From Carolyn Custis James, Malestrom, something to be read slowly and treasured:
Blame [the rise of women into leadership, the breaking of the patriarchal boundaries] on feminism, contraception, affirmative action, access to higher education, postmodernism, economic changes, exploding technology, the Internet, or global warming, but make no mistake about it—the world has changed. Even in cultures where advances for women are lagging and the disparity between the sexes leaves women at an appalling disadvantage, women continue to defy the odds by creating “unforeseen situations” of the most improbable sort.
The church is not immune to this tidal wave of change. Today’s churches are filled with successful Christian women who are climbing the corporate ladder and occupying leadership positions in a wide range of professions. More and more women are in the workplace by choice and calling—not out of necessity. Evangelical seminaries are producing gifted female graduates, and many are moving into all sorts of ministry and pastoral leadership positions. In this age of the Internet, some evangelical female bloggers have followings that surpass megachurch attendance. Young girls have ambitions and dreams that are different than those of their parents. Those dreams may include marriage and children, but they have other dreams as well.
Plenty of Christian men welcome these changes and in fact have advocated for them. But others view the rise of women with concern, even alarm, and strive to stem the tide. The belief in a zero-sum game between the genders, where gains for women represent losses for men, makes the rise of women difficult to swallow. Women once lauded as “the backbone of the church’ are now perceived as a threat.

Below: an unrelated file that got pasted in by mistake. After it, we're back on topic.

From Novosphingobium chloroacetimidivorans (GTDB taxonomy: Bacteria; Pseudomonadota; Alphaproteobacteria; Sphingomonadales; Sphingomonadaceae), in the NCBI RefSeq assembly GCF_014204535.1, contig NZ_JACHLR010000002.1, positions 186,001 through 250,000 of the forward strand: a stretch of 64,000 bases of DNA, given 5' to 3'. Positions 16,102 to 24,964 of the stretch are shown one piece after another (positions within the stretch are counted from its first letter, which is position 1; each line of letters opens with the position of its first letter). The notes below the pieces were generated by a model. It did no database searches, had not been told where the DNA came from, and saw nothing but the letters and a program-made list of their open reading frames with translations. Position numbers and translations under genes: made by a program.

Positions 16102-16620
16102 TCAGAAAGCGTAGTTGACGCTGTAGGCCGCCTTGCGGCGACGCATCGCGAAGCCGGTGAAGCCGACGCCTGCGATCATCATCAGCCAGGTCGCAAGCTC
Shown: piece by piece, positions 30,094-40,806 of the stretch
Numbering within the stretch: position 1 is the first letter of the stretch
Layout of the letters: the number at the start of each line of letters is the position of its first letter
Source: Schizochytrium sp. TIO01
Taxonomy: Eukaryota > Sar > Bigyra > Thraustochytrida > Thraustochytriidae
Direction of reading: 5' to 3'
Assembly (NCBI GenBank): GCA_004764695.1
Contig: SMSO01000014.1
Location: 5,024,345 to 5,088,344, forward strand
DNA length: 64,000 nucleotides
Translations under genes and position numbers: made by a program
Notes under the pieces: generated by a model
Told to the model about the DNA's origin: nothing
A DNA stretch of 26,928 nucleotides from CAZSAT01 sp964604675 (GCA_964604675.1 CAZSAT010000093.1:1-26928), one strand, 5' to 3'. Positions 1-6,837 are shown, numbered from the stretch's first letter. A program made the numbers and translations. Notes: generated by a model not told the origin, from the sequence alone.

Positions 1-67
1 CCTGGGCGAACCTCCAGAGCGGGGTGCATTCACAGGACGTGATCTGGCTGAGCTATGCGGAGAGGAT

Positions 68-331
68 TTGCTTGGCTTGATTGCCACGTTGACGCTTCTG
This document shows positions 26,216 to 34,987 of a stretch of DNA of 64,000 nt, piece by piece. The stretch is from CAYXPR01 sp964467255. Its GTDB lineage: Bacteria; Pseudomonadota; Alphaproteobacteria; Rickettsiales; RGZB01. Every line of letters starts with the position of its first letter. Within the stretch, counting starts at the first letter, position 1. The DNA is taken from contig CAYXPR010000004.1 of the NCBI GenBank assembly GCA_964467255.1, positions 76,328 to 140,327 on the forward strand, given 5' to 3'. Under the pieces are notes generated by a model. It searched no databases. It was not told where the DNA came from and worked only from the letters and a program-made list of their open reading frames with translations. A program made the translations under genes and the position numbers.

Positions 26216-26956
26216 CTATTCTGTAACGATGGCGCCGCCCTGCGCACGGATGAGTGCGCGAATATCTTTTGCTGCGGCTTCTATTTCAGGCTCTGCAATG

This is not a new situation. The Bible contains plenty of unforeseen situations” where women appear to outshine the men. These stories create enormous problems for interpreters because they violate the patriarchal principle that men lead and women follow. The power of these biblical narratives is intensified by the fact that these stories aren’t situated in an egalitarian western culture, but are embedded in a full-blown patriarchal context where men are primary and hold the reins of power.
Complementarians respond to the Deborah story by scaling down her significance and caricaturing her leadership as nothing more than a punishment for men—”a living indictment of the weakness of Barak and other men in Israel who should have been more courageous leaders.” They warn against drawing conclusions about female leadership from her story and argue that modern Christians ought not to make theological deductions from the “precarious” period of the judges. [She’s quoting Piper and Grudem.] The inference is that Deborah would never have risen to power if men had been leading as God intends. Deborah, they insist, is an exception to the rule and “a special case.” Some complementarians even go so far as to reduce her prophetic role “to private and individual instruction”—despite the fact that she publicly calls the nation to war and publicly accompanies the general and his army into battle. [Now quoting Tom Schreiner.]
Carolyn’s right: this is all made up. The Bible doesn’t criticize Barak or Deborah in the text, nor is there critique of Jael — and her story of the “tent peg termination.”
Deborah was one awesome woman, leaderly, courageous, godly, fierce and 100% female.